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Master's Dissertation
DOI
https://doi.org/10.11606/D.5.2021.tde-09082021-124841
Document
Author
Full name
Yedda Nunes Reis
E-mail
Institute/School/College
Knowledge Area
Date of Defense
Published
São Paulo, 2021
Supervisor
Committee
Filassi, Jose Roberto (President)
Cunha, Angela Francisca Trinconi da
Júnior, José Maria Soares
Santos, Cesar Cabello dos
Title in Portuguese
Análise da associação entre as densidades mamárias macroscópica e mamográfica em pacientes candidatas à cirurgia conservadora para câncer de mama
Keywords in Portuguese
Densidade da mama
Doenças mamárias
Mamografia
Neoplasia da mama
Patologia
Ressonância magnética nuclear
Abstract in Portuguese
Introdução: A classificação de densidade mamográfica modificou-se ao longo das últimas décadas. Dentre os cinco principais padrões de classificação da densidade mamária de acordo com a mamografia, o modelo atualmente mais adotado é aquele do ACR-BI-RADS®. A alta densidade mamária na mamografia está associada ao risco de câncer de mama e redução da sensibilidade para detecção de tumores. Entretanto, o estudo da densidade mamária e sua correlação dos padrões radiológicos com a anatomia patológica é um campo pouco explorado e heterogêneo na literatura. Objetivo: O objetivo desse estudo é avaliar a correspondência da densidade mamográfica (DMG) e a densidade mamária macroscópica (DMM) na anatomia patológica, assim como a associação entre DMM e características clínicas e tumorais. Métodos: Análise post-hoc do estudo BREAST-MRI, realizado de novembro de 2014 a outubro de 2018. Critérios de inclusão: carcinoma invasivo ou carcinoma in situ de mama em mulheres acima de 18 anos, submetidas à tripla avaliação (exame físico, mamografia e ultrassonografia), candidatas à cirurgia conservadora. A DMM foi definida como inversamente proporcional à porcentagem de gordura peritumoral na análise macroscópica do setor mamário, sendo então classificada de maneira análoga ao ACR-BI-RADS® (A, B, C ou D). Resultados: 431 pacientes foram incluídas na análise de DMM. A classificação das mamas por DMM foi distribuída da seguinte forma: 303 (70,3%) A, 85 (19,7%) B, 36 (8,4%) C e 7 (1,6%) D. Houve diferença na distribuição entre os achados de DMG e DMM de acordo com a classificação ACR-BI-RADS®, sendo que as DMM A, B, C e D tiveram a correspondência no ACR-BIRADS mamográfico em 22/24 (91,7%) mamas A, 34/187(18,2%) mamas B, 26/199 (13,1%) mamas C, e 1/21 (4,8%) mama D, respectivamente (p < 0.001). As mamas com maior teor de gordura na análise macroscópica eram de pacientes mais velhas, com maior IMC, multíparas e na menopausa (p 0.001). Não houve diferença entre os grupos em relação ao histórico de terapia hormonal, estádio clínico, imuno-histoquímica e peso da peça cirúrgica. Conclusão: Houve diferença na distribuição entre os achados de densidade mamográfica e densidade mamária macroscópica, de acordo com BIRADS. Pacientes mais velhas, com maior IMC, multíparas e menopausas apresentaram mamas com maior teor de gordura na peça cirúrgica
Title in English
Macroscopic examination breast density versus mammographic breast density in breast cancer conserving surgery
Keywords in English
Breast density, Mammography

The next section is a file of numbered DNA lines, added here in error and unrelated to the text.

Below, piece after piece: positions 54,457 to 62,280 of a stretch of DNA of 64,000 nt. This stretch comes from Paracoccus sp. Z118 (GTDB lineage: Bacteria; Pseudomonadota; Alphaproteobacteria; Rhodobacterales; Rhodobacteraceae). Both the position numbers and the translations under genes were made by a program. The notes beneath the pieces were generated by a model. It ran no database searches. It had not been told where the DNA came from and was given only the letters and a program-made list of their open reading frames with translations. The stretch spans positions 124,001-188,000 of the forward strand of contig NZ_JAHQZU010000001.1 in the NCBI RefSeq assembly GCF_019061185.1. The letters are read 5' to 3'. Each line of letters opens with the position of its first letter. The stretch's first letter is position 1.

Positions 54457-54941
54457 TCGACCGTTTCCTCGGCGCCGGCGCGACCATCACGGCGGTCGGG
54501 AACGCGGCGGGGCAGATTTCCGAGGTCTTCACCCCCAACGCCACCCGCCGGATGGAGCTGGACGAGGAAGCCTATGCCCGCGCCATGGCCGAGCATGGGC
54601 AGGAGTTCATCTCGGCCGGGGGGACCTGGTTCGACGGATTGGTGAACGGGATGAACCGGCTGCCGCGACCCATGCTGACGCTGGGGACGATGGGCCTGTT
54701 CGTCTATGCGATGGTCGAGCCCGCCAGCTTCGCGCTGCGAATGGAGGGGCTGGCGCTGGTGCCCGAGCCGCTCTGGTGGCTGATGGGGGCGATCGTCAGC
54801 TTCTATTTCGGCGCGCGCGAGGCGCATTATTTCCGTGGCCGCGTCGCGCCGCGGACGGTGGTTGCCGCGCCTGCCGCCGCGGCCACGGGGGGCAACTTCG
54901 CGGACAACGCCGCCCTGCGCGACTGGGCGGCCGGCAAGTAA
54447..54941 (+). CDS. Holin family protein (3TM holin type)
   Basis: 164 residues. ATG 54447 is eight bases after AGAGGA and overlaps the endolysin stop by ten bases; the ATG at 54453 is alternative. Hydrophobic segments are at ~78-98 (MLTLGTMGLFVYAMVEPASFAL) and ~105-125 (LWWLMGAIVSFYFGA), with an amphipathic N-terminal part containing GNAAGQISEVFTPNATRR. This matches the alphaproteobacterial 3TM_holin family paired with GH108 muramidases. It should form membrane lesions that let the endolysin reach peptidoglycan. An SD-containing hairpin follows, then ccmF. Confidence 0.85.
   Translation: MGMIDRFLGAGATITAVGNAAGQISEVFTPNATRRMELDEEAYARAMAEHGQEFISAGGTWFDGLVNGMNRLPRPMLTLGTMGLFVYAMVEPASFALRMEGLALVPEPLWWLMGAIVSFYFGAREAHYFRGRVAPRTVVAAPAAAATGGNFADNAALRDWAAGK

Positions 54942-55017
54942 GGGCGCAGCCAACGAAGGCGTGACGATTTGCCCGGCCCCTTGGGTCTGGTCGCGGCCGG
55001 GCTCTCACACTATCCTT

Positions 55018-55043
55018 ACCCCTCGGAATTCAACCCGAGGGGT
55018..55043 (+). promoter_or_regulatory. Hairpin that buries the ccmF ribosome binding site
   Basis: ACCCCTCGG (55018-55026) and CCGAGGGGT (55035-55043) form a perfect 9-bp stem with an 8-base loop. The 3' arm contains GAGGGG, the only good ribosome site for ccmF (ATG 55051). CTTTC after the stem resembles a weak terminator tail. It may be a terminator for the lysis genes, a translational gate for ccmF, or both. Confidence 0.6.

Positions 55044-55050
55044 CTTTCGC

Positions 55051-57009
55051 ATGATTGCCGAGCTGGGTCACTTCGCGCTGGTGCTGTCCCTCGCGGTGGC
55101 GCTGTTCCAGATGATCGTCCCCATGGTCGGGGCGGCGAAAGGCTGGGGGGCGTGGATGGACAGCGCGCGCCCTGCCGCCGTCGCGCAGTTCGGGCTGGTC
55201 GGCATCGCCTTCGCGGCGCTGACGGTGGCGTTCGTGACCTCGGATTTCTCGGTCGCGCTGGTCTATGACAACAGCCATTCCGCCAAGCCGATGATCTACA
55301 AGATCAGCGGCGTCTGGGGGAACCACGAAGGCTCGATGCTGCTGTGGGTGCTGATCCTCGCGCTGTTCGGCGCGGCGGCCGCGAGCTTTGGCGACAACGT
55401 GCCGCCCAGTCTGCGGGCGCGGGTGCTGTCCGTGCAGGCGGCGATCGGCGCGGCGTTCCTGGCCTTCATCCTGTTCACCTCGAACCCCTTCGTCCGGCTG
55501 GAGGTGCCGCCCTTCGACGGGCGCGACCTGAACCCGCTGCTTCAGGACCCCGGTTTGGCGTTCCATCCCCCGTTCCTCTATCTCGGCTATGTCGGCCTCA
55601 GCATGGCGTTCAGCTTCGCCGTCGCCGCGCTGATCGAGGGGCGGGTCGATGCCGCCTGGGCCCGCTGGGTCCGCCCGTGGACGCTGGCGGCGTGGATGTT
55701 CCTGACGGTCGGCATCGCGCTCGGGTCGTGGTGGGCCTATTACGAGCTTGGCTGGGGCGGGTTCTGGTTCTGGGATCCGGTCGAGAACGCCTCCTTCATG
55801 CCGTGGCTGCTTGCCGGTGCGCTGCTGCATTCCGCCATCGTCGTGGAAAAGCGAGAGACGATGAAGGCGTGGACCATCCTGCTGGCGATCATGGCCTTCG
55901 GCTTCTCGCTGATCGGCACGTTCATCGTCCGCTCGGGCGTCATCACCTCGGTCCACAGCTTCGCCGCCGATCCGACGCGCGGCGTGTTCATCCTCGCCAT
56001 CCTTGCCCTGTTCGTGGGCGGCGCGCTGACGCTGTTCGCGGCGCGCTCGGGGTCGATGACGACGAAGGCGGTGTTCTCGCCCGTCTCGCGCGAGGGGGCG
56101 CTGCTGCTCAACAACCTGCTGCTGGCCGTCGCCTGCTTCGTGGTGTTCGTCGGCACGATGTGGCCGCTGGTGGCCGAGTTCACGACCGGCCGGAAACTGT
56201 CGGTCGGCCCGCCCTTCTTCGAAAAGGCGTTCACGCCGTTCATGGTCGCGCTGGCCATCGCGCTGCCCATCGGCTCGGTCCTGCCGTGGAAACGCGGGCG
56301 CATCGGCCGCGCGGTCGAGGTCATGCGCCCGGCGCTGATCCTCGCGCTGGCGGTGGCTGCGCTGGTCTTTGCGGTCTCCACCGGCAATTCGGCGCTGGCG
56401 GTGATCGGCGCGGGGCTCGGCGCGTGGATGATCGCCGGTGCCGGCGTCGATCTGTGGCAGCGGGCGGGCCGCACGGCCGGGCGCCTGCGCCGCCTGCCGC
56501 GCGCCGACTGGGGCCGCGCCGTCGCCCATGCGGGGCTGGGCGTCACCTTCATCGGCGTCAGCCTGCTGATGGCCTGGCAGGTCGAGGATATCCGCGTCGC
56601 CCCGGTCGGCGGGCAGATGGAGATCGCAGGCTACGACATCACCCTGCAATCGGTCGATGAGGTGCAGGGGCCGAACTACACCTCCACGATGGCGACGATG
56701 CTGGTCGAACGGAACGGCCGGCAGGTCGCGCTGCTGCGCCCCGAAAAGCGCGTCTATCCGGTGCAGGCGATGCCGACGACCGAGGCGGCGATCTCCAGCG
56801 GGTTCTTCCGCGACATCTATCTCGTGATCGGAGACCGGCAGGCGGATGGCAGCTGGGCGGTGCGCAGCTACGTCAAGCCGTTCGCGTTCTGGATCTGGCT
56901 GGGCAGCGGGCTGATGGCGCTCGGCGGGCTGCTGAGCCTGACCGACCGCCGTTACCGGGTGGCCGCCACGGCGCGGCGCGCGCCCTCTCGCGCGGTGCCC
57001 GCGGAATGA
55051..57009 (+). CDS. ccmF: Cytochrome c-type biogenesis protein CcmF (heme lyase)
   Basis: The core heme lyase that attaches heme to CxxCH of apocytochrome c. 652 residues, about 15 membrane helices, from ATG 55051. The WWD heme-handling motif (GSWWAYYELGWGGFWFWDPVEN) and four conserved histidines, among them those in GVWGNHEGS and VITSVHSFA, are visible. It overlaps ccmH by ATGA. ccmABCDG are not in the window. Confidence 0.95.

Breast diseases
Breast neoplasms
Nuclear magnetic resonance
Pathology
Abstract in English
Introduction: Mammographic breast density (MBD) classification has changed over the past decades. Among the 5 most important categorizations, current ACR-BIRADS® classification is the most widely adopted. High MBD is associated with high risk of breast cancer and reduced sensitivity for breast cancer screening. On the other hand, in the anatomopathological context, the study of breast density has been superficially explored and is heterogeneous in current medical literature. Objective: The aim of this study is to explore the association between MBD and macroscopic examination of breast density (MEBD), as well as the association between MEBD and multiple clinical and tumoral characteristics. Methods: Post-hoc analysis from the BREAST-MRI trial database, from November 2014 to October 2018. Inclusion criteria were biopsyproven invasive breast cancer or ductal carcinoma in situ in female patients aged 18 years or older, who were selected to breast conserving surgery after triple assessment (physical exam, mammography and ultrasound). MEBD was estimated by an experienced pathologist by calculating the ratio between stromal and fatty tissue in each breast histopathological sample, and then patients were classified similarly to the ACR BI-RADS® criteria. Results: A total of 431 MEBD were selected for the final analysis. MEBD classification was distributed as follows: 303 (70,3%) were classified as A, 85 (19,7%) as B, 36 (8,4%) as C and 7 (1,6%) as D. We found no correspondence when comparing distribution of MBD and MEBD in our breast surgical specimens, being that MEBD A, B, C and D had the corresponded to DMG in 22/24 (97,1%) of A breasts, 34/187 (18,2%) of B breasts, 26/199 (13,1%) of C breasts and 1/21 (4,8%) of D breasts, respectively (p < 0,001). Breasts with highest fat content in macroscopic analysis were associated with older patients, higher BMI, multiparity and post-menopausal status (p 0.001). There was no difference among groups regarding history of hormone replacement therapy, clinical stage, immunohistochemical, weight of the surgical specimen, and number of patients who underwent breast MRI examination. Conclusion: we found no correspondence in the distribution of MEBD and MBD according to the ACR-BIRADS® classification. Breasts with highest fat content in macroscopic analysis were associated with older patients, higher BMI, multiparity and post-menopausal status
 
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Publishing Date
2021-08-11
 
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